As you work towards reaching an agreement with the buyer of your consulting services you may encounter objections. Luckily, most objections can be easily overcome, if you’re prepared.
Here are 5 common objections and suggested ways to deal with them:
1) “We don’t have the money” – Unless the company is on the brink of bankruptcy, they have money. They are likely paying overhead in the form of rent, utilities, and so on…not to mention salaries benefits and the like. All of that costs money. Your mission my friend, should you choose to accept it, is to find money that is not being well spent and shift it to a place where it will generate a greater return and value.
As a consultant your job is to get your client thinking in different ways.
2) “We don’t need these kind of services” – When you hear this a few possibilities exist. You’re either talking with the wrong person, ie, not the true buyer. Or you’ve misjudged the market and you’re talking with a company that clearly isn’t your ideal client. If the client is an ideal consulting client and you’re talking the true buyer, when you hear that ‘they don’t need’ you, it’s most often the case that you haven’t created the need for your services. Meaning you need to do a better job explaining the value you bring to the table.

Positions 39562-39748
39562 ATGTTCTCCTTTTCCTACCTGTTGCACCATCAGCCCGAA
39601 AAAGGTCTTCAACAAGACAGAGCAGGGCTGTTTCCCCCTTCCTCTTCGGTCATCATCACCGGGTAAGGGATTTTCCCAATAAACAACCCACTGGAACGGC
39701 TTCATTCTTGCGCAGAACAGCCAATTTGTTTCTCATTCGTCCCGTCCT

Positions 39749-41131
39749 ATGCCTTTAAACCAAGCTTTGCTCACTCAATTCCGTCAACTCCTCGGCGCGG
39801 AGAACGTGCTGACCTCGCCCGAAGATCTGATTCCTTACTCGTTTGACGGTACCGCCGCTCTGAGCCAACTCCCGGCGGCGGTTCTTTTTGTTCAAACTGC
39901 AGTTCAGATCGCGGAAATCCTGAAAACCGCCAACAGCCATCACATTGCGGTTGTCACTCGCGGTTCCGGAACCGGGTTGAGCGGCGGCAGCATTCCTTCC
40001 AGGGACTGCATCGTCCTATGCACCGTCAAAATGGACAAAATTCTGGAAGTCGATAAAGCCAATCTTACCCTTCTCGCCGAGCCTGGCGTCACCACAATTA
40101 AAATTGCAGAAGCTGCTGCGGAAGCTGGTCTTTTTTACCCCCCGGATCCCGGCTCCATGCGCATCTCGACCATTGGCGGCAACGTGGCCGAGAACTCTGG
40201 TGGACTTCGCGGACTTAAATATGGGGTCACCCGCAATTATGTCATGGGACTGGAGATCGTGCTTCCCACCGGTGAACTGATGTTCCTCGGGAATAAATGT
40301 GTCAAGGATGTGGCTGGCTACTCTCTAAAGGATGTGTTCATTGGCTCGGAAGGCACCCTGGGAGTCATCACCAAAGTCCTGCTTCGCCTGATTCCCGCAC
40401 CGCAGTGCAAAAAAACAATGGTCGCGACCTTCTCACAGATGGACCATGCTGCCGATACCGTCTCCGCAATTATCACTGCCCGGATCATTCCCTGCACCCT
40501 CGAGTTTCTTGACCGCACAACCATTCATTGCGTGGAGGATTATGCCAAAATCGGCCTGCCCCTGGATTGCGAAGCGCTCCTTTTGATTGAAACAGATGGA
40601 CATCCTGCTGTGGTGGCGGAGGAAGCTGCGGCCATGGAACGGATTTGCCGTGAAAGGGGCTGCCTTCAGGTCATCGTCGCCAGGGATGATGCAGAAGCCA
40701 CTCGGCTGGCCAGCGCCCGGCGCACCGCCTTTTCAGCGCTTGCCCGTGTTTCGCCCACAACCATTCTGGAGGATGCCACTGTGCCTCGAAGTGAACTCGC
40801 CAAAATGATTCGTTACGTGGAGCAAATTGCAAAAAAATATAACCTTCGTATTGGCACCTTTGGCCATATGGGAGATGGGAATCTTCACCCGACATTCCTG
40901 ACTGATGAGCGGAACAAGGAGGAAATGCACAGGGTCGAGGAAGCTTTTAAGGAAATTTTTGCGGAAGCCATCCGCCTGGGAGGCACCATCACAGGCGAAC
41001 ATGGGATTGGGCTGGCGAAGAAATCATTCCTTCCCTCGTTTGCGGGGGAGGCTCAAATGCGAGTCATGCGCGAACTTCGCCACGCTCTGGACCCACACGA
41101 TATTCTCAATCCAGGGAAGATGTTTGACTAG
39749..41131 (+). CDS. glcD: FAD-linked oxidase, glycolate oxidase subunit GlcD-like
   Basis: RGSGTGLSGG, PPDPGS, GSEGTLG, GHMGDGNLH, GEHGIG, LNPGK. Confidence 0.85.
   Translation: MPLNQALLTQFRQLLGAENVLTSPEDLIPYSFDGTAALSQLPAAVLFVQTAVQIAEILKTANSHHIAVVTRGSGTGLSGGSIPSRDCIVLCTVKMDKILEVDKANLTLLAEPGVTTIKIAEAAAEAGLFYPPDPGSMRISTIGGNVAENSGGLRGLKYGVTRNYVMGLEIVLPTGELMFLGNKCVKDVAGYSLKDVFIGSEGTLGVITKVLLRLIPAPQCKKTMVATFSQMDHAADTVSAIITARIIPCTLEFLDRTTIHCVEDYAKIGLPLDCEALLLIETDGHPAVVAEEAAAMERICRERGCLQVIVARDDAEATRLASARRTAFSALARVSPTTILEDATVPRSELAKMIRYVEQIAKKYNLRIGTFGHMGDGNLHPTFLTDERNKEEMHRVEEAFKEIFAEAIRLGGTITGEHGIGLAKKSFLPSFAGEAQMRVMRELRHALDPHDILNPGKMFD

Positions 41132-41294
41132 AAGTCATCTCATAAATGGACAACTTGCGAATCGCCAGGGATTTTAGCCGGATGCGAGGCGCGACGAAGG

3) “I need to check with ….” – You’re talking the wrong person. When you’re talking with the true buyer they won’t have to check with anyone. If you hear this, find out who makes the decisions and arrange to meet with them.
4) “We’ve always done it this way…” – Companies get comfortable doing things the way they always have. If it’s clear they can value from your services you need to ask them, “Is what you did 15 years ago still working just as well for you today?” The answer is almost always ‘no’. Technologies advance. Competition comes and goes. Things always change. Your job is to make it clear that the buyer will be better off when they attack change head on rather than hide from it.
5) “I’m just too busy to do this now” – This is often an excuse. The longer the buyer waits to make the necessary changes in their business the longer they will have to deal with the challenges they currently face. Or the more money they’ll lose. You get the picture. Time is a valuable resource. As a consultant your job is to get your client thinking in different ways. Ask questions like “How much market share could your competitor capture in 8 months if you put off doing X?” and “How important is X to your company’s future?” If the issues are important enough the buyer will rethink putting things off.
What other objections have you had to deal with? Share them in the comments below…